This book is intended for all those who have a serious interest in security values. It is not addressed to the complete novice, however, for it presupposes some acquaintance with the terminology and the simpler concepts of finance. The scope of the work is wider than its title may suggest. It deals not only with the methods of analyzing individual issues, but also with the establishment of general principles of selection and protection of security holdings. Hence much emphasis has been laid upon distinguishing the investment from the speculative approach, upon setting up sound and workable tests of safety, and upon an understanding of the rights and true interests of investors in senior securities and owners of common stocks.(Preface to the First Edition)
And so Graham begins his magnum opus – or at least the preface to its first edition. Here we have a full introduction to the entire work – much fuller than a first-time reader might suspect. First, we are introduced to Graham’s ideal reader (“…have a serious interest in security values…not…a complete novice…some acquaintance with the terminology and the simpler concepts of finance.”) Next, the scope of the work is delimited. We are told that it shall encompass not only analysis proper, but the related issues of “selection” and “protection”. Finally, Graham informs us of his own special concerns: the distinction between investment and speculation, practical methods, and shareholder rights.
This last – and in 1940, most peculiar – concern of Graham’s will be explored in two ways: 1) through an exhaustive – and for some readers exhausting – discussion of senior securities (e.g., corporate debt) and 2) through glimpses of shareholder activism.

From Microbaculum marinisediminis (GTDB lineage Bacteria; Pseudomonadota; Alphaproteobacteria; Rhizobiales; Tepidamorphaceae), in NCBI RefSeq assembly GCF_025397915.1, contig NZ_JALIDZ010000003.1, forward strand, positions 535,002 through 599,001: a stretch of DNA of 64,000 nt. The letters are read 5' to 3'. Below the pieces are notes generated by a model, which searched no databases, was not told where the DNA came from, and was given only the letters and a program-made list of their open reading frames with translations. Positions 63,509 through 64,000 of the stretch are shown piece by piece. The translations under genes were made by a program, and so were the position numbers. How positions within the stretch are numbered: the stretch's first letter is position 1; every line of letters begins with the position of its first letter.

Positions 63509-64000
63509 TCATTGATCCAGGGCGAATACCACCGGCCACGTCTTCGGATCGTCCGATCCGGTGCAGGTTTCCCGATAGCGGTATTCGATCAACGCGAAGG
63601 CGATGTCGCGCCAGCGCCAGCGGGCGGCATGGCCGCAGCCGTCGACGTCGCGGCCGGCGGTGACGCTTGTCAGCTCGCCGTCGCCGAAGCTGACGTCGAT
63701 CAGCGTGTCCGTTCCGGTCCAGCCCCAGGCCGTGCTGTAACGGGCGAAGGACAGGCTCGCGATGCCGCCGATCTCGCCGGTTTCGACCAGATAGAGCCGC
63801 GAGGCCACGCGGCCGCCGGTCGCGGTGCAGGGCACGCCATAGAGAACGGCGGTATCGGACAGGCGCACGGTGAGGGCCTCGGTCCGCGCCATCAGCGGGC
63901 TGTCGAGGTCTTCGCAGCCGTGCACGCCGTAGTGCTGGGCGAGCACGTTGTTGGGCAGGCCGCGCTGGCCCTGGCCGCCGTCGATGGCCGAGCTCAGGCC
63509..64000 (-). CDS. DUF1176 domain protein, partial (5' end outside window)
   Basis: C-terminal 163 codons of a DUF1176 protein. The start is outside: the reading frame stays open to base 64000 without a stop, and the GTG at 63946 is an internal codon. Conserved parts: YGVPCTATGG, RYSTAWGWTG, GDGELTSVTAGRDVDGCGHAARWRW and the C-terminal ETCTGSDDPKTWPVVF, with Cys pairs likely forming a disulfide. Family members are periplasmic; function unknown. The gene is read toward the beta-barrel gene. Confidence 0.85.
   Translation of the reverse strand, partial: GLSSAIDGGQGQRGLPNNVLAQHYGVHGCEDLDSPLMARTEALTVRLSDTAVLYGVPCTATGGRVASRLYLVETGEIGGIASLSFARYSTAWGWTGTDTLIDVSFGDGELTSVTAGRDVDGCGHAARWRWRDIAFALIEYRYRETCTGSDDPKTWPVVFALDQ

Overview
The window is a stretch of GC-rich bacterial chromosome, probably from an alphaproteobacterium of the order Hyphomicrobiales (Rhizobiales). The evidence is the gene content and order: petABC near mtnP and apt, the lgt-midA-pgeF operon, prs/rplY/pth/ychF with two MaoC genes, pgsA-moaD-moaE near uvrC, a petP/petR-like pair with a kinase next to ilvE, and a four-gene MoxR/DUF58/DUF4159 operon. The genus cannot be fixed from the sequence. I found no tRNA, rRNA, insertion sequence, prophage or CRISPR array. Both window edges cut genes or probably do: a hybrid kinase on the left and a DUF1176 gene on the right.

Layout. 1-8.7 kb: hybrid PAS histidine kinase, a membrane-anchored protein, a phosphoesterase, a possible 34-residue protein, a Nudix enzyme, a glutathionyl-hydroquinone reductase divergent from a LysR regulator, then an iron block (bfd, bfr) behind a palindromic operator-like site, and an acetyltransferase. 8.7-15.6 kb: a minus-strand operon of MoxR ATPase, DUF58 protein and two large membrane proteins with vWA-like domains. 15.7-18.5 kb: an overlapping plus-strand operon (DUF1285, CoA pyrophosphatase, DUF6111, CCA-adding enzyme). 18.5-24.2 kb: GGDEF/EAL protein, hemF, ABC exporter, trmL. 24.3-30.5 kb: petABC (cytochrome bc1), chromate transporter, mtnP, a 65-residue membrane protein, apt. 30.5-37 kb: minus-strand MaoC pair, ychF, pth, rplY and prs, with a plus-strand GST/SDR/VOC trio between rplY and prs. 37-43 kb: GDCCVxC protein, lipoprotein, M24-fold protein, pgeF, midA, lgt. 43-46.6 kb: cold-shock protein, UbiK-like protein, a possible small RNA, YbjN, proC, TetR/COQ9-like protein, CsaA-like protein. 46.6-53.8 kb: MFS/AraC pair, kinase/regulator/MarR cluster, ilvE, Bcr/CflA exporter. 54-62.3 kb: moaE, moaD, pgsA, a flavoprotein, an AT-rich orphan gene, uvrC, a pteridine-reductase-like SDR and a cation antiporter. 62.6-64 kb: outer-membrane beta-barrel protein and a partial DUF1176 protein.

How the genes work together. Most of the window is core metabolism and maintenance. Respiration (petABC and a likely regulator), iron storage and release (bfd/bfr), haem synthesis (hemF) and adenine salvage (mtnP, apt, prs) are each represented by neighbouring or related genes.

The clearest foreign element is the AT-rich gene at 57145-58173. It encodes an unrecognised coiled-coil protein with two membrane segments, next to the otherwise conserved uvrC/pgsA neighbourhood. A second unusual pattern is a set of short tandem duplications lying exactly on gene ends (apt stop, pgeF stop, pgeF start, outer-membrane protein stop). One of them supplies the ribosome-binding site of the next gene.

Graham was an early pioneer of shareholder activism. For more information, see On the Northern Pipeline Contest.
The two prefaces also introduce us to Graham’s idiosyncratic – and to some readers intimidating – writing style. I’ll take up this subject in my next commentary post. For now, just read over the two prefaces (or the passage above) and note how the writing is neither confused nor convoluted. It may be stylistically unfamiliar, but it is very easy to follow. Graham’s sentences are not especially long and they are syntactically streamlined for the modern American reader. Words and clauses appear exactly where you would expect them to appear to perform their standard functions.
Therefore, you’re unlikely to get lost in one of Graham’s sentences. However, you may get lost in one of his paragraphs.
As a general rule, you should not back-track when reading Graham, because his prose is strung together more logically than most people’s. If you don’t think you understand something perfectly, just keep reading. However, if you find you’re truly lost, go back to the first sentence in the paragraph. Even back up another entire paragraph if you must, but don’t try to back-track within a paragraph, because Graham’s paragraphs are threaded together with a logical strand that’s hard to pick up without a good reference point.
Again, my best advice is to keep reading without ever stopping, back-tracking, etc. The best way to read Graham (and probably the best way to read anyone) is to read entire sections straight through and then re-read them if necessary, but never stop and hack them up just to make yourself more confident in your comprehension.
The next commentary post will discuss Graham’s writing style in greater depth. Next Monday’s post will cover the Introduction (pp. 1 – 17). So, please read that for Monday.
Now, who has questions or comments about this first commentary post or either preface?